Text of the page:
Magnetic North: Humbled by Nature and Joy

"Even in a dry summer—and this has been anything but dry—these wildflowers come, coloring our world so brilliantly"

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Ahhhhh, late summer, my favorite time of year, next to winter, of course. Now I can at last let go of any silly thoughts of completing major projects before the snow flies and just enjoy my critters, the meadow and my hourly popsicle snacks. Even in this heat wave—near 90 at our home in Colvill twice last month—I can still muster feelings of pure joy just by looking around.

For example, I see people are actually swimming in Lake Superior! Pretty much all along the shore between Grand Marais and Hovland, kids are paddling about and adults are soaking up to their earlobes in what in most years would be akin to a bowl of ice water. But when the cities, even Grand Marais, sizzles, Mother Superior almost always comes through with a few precious days of swimming in her near shore waters.

Don’t get me wrong. I’m not talking Jersey Shore salt water warm—that would be a stretch. No, Superior relents in a typically Scandinavian way—brisk, authentic and leaving you longing for more.

‘Tis also the season of nature's purples and golds: the fuzzy-faced mauve of Joe Pye weed, the sleek grape Cool-Aid colored spikes of fireweed, the sunny bunches of birdsfoot trefoil and the in-your-face brass of black-eyed Susans. Even in a dry summer—and this has been anything but dry—these wildflowers come, coloring our world so brilliantly that even in the monochromatic months ahead I can instantly recall their lush brilliance.

Then, of course, there is the eventual relief from the heat. When the big rainstorm finally came, accompanied by far-off lightning and thunder, even my goats left their hot barn stalls to graze in the drizzle. And the mallard ducklings, now out in the run and about ready for the pond, were ecstatic as over four inches of rain fell inside of three hours. All the world was a kiddy pool for them. And for us, too, as we waited for the two roads between us and the grocery store to be restored.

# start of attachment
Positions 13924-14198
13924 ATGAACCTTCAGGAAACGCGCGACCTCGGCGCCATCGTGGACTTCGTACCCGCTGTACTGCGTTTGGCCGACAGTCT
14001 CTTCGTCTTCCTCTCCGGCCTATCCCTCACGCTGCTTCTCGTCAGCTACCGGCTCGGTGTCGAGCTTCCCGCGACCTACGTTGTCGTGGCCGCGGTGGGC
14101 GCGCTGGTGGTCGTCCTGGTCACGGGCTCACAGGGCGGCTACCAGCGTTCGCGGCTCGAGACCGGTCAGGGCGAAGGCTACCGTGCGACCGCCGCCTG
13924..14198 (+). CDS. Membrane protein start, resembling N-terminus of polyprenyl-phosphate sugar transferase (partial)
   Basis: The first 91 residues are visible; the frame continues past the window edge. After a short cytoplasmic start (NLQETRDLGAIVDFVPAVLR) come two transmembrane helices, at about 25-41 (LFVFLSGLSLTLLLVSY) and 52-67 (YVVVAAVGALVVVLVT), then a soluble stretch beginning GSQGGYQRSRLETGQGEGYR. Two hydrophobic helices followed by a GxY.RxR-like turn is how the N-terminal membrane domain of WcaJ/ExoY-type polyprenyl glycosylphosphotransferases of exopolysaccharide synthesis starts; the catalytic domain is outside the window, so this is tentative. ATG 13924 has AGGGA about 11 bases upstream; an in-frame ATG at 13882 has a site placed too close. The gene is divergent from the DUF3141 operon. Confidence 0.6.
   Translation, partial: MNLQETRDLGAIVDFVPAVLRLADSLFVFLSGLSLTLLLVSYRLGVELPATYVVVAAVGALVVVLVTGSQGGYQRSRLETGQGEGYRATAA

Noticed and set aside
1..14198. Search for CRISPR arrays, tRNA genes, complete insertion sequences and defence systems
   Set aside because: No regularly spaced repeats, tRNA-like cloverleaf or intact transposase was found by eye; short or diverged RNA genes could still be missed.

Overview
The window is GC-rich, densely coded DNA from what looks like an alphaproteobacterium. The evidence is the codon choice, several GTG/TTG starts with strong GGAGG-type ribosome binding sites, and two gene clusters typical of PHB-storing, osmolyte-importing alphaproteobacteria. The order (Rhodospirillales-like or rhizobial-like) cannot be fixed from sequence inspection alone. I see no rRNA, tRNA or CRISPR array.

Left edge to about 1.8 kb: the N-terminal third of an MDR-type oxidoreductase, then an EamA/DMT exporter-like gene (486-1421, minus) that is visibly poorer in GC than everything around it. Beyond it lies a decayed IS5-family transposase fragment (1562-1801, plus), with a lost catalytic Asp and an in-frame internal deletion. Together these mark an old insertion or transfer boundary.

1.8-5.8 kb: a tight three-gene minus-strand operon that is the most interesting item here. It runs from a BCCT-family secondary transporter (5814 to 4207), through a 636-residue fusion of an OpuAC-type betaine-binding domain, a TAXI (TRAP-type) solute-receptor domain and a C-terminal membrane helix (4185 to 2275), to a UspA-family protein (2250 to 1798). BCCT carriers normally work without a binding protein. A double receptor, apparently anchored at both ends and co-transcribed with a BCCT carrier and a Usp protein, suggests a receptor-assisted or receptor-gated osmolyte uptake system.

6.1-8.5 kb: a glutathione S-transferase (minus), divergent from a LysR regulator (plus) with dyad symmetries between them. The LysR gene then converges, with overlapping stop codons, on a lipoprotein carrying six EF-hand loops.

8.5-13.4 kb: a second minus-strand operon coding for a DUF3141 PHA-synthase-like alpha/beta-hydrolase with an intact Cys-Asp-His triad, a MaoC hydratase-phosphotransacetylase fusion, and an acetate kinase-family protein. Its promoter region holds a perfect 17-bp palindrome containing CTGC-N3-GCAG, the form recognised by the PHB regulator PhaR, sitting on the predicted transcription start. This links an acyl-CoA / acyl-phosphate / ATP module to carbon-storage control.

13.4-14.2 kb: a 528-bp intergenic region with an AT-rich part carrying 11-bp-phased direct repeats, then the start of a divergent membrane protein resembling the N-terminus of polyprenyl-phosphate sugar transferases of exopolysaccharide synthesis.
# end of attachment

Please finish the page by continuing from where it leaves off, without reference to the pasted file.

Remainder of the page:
Waiting for that rain, I thought of the thousands of backpackers in the nearby BWCAW and how they too were watching the weather, but with different motives than mine. The big questions in life for them boiled down to these: "To move on to the next campsite and risk getting soaked en route?" or "To sit tight?" Life gets simple on camping trips. Simple, but not necessarily without angst. This is a big reason we tend to envy the beasts. Ignorance can be bliss. But I am coming to the conclusion that, although we may chase it endlessly, bliss is a state that we humans can tolerate for only so long.

One of my favorite Peanuts strips circa July-August 1955/56 nails this sentiment perfectly. In it, Charles Schultz shows Charlie Brown and Patty staring at a starry sky, ala BWCAW.

Patty asks Charlie, "Aren't the stars beautiful Charlie Brown?"

"Uh, huh," Charlie Brown, philosopher of few words, grunts.

The next frame shows Charlie and Patty transfixed before a sea of stars. Silent. Taking it all in. And then, good old Charlie Brown turns his little soccer ball-shaped head away from the heavenly banquet above him and whispers in his sweetheart’s ear: "Let's go inside and watch television...I'm beginning to feel insignificant."

That's what too-close-for-comfort encounters with nature do to me, all right. For me, too much joy, like too long a dip in Lake Superior—even in 90 degree heat—is simply unsustainable. So I say, thank heavens for winter, popsicles and Direct TV.

Airdate: August 1, 2011

Photo courtesy of raysto via Flickr.

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